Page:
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DPRG: microcontroller + ethernet card?

Subject: DPRG: microcontroller + ethernet card?
From: Bryan Andersen bryan at visi.com
Date: Sun Feb 7 13:21:43 CST 1999

Ed Koffeman wrote:
> >add networked devices in your house.  I know an ethernet interface has
> >been made with a PIC (in Circuit Cellar INK), but that solution seems
> That was an IP protocol packet responder in a PIC.
> The Ethernet itself is much more demanding.
> Ed Koffeman

On a cheep basis I found that single board PC Computers 
with onboard ethernet controlers was the overall cheepest 
and least effort way to get full ethernet nodes around 
the house.  The thing is you are now talking $300+ a 
node.  The nice thing is you can use full PC development 
software to program them.  It's a little over my price 
range right now, so I haven't done anything with it yet.  

For truely cheep communication in a networked fasion, 
consider using a RS-485 bus, then talk simple RS-232 
timed serial over it.  

     MCU<-->UART<-->RS-485 tranceiver<--> bus. 
I'm using a similar method for communication between 
processor nodes on my robot, but I'm using IRDA 3 of 
16 timing specs.  Using the IRDA timing I can do simple 
collision detection on Scenix SX CPUs.  I'm getting 
transfer rates fo 250k bits a second between nodes for 
short < 12 inch links.  I haven't tried longer liinks 
out yet as I don't have use for them.  The RS-485 specs 
for > 1000 feet links over twisted pair at 250k baud.

My hardware is simple, I just use three pins on the 
SX-50 MCU tied to the tranceiver chip's pins for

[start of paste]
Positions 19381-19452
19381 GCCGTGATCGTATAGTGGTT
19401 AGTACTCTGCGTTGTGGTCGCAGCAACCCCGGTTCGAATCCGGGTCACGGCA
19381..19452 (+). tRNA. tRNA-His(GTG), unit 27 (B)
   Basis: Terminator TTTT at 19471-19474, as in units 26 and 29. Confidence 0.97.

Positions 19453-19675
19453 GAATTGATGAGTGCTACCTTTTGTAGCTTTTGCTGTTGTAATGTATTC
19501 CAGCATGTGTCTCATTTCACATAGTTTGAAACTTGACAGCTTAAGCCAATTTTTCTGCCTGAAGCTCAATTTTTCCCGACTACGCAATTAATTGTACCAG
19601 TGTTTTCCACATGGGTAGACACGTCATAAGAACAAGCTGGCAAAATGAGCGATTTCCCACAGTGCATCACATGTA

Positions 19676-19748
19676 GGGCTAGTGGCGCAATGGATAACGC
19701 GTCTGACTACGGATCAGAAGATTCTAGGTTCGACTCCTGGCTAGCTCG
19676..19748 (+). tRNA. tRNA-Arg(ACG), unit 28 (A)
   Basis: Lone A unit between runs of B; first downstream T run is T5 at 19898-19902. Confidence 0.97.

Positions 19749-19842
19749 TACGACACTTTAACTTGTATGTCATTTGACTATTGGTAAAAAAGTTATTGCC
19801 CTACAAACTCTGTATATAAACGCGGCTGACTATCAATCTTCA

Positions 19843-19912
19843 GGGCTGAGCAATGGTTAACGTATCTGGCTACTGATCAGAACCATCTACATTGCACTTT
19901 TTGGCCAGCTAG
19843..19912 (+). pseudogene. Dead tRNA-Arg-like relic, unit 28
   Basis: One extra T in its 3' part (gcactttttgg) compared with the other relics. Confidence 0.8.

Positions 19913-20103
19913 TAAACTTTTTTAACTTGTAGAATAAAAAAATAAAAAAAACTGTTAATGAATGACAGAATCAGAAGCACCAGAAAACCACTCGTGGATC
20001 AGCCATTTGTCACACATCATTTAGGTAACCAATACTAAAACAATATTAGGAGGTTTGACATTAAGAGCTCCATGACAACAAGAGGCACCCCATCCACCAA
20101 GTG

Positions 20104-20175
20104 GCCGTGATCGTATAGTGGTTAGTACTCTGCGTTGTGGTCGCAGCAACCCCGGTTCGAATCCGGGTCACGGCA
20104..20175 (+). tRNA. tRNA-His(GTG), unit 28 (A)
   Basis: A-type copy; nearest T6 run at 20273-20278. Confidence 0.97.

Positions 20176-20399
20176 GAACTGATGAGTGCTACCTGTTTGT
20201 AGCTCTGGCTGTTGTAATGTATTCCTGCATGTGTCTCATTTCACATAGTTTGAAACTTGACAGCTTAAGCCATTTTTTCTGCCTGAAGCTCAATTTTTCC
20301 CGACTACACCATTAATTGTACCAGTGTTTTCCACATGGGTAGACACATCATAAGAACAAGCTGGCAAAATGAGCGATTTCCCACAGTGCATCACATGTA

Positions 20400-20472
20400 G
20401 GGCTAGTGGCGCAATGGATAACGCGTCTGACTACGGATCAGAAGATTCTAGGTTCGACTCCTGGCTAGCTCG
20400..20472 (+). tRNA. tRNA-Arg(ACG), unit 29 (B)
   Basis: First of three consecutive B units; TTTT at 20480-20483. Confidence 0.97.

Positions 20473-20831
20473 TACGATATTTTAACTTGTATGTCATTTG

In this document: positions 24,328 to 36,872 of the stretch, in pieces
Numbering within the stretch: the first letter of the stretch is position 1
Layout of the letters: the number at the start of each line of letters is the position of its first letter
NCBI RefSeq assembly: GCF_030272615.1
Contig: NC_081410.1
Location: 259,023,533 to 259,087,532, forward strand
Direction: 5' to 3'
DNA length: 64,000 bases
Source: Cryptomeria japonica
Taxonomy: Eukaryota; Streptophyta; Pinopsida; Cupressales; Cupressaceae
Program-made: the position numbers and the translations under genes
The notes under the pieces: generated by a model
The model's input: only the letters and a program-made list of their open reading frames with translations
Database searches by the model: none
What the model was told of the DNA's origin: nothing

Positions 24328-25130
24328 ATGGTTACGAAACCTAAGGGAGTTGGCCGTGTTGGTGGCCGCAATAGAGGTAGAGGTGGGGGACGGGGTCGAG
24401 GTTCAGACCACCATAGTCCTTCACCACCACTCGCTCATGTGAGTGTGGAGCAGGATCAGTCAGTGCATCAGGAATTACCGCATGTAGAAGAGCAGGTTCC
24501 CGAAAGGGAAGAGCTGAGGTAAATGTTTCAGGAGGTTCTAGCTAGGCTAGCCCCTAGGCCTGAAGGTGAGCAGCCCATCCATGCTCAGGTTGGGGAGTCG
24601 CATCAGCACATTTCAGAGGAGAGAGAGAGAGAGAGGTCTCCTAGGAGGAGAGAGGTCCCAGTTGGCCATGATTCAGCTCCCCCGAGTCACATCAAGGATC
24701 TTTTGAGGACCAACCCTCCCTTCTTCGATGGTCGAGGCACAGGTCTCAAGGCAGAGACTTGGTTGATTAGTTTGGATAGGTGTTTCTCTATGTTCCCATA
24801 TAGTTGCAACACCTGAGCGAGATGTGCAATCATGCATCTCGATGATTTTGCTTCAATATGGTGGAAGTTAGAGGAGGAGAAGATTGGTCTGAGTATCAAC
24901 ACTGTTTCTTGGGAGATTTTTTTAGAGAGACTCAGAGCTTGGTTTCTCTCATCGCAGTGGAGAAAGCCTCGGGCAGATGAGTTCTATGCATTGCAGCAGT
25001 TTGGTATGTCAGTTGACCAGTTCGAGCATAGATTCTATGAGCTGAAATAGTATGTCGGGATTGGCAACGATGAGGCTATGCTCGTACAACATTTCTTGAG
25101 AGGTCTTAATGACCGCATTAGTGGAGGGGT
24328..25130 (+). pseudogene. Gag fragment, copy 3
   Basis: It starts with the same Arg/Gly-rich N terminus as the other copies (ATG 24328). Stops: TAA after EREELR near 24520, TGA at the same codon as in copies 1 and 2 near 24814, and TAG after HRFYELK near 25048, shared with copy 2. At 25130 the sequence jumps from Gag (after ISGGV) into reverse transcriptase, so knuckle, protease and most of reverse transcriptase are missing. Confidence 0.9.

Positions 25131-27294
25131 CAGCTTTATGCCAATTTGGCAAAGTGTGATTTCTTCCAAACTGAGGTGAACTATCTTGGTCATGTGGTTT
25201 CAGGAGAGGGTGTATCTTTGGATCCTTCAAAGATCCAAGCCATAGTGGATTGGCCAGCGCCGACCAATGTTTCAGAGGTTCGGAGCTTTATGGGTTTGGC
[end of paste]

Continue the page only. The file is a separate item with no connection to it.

transmit, receive, and transmit enable.  (Receive Enable 
on the RS-485 tranceiver is always enabled).  There are 
only two link wires which go directly to the A/B pins on 
the tranceiver, then a place on the PCB for a 1/4watt 120 
Ohm resistor if needed.  (The resistor is used if the 
board is at the end of the link.  It provides loop 
termination much like thin wire ethernet needs.)

For a description of the RS-485 bus, look at some of the 
spec sheets for tranceiver chips at www.maxim-ic.com.  
Do a search on RS-485.  It's a simple current loop 
interface that allows up to 32 devices per loop (or 128 
if using low draw devices).  At the ends of each loop 
are a 120 Ohm resistor, then each device is tapped onto 
the loop pair.  Makes for a very simple bus that can be 
put on a board for less than $15 including PCB space, 
connectors, etc.

With the software I'm using for the SX-50 CPU, I'm getting
reliable communication rates from 110 baud to 250k baud
at any rate so long as the rate stays consistent in each 
frame sent.  The IRDA timing does cause a bit of problems
communicating to a PC, but I'm working on a bufferred
interface to translate between my RS-485/IRDA to standard
RS-232 at regular baud rates.

- -- 
Bryan Andersen
bryan at visi.com


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